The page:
Of course, there will be conflicts at work that require immediate stress relief. For times you feel overwhelmed on the clock, try mindfulness exercises. Use breathing rhythms to quell anxiety by controlling the count of your breaths. Another mindfulness exercise is called the 5-4-3-2-1 technique. This uses the five senses to ground your physical presence

How to Use the 5-4-3-2-1 Technique

  • Notice 5 things you see.
  • Notice 4 things you can touch.
  • Notice 3 things you can hear.
  • Notice 2 things you can smell.
  • Notice 1 thing you can taste.
  • Repeat as necessary.

Another healthy habit on-site habit is refraining from comparing yourself to others. Do not base your performance on other’s if you’re already accomplishing what’s required. Remember, everyone is different.

Meditation will teach you how to manage your negative emotions and resolve stresses.


Although thoughts about our jobs don’t disappear just because we’ve left for the day, we need to find other important happenings in our lives. Without true time off work, the risk of burn-out is all too close. Find a low stress hobby that gives you a sense of pride. This will give you something to look forward to every week.

Want to Try Something New?

Look to this list for easy ideas to add happiness to your life.

  • Visit all the art galleries in your city.
  • Learn how to paint or collage.
  • Volunteer!

Build a Strong Support Network

You don’t have to figure it out alone. A strong support network provides is essential in nurturing your mental health. Sometimes, you seek advice on a complex situation. Other times, your support support system is there to check in on you before you even notice something is wrong.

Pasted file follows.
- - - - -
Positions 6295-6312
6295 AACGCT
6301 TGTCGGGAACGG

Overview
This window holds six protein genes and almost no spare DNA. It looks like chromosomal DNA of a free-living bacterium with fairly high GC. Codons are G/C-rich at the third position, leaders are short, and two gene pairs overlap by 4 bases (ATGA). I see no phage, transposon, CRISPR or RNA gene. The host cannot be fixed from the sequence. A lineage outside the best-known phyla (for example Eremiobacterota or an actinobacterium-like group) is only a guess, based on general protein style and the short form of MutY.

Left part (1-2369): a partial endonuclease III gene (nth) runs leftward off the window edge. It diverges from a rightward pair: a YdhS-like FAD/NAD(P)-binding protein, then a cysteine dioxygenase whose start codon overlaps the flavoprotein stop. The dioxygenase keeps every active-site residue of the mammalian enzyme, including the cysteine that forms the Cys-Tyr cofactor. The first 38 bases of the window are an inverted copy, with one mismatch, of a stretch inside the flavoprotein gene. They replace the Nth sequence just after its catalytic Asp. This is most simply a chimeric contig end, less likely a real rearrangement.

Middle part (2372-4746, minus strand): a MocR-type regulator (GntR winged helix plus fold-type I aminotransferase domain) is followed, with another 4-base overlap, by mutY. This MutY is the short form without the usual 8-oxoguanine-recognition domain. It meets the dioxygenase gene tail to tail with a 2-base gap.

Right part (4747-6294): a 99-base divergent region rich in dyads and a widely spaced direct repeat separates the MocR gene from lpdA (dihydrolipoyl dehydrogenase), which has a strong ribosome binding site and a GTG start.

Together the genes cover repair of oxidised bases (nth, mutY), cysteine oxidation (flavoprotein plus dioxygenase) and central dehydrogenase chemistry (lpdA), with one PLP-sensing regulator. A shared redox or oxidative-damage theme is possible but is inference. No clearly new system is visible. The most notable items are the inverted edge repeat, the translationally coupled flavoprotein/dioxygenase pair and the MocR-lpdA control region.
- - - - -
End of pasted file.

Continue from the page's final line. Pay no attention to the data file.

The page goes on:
These relationships can be formed between family, close friends, or social support groups. Consider adding a therapist to your list of trusted contacts. A good therapist will teach you coping mechanisms for stress to replace maladaptive behaviors. Through therapy, you can also devise a way to identify situations that will trigger a stress response, so that you can resolve them quickly.

What Makes a Good Therapist?

You will want to look for the following qualities in a therapist:

  • A good therapist is scientific in their method -- one who sticks to facts, notices patterns, and is realistic about what can be accomplished.
  • A good therapist is empathetic and non-judgemental to their patient’s stories.
  • A good therapist will feel trust-worthy and familiar enough for you to tell your whole story.
  • A good therapist gives a client the tools to solve her problems. The therapist cannot solve a client’s problem for her.
Work isn’t your whole life. There’s peace in knowing you go home to loving family and friends.

You don’t have to neglect mental health for the sake of your employer. Hopefully, as the years pass on, mental illness will continue to become destigmatized in the workplace and more employees will feel safe in reaching out to their bosses.

For questions, partnerships, or to get covered on the GRW blog, click here.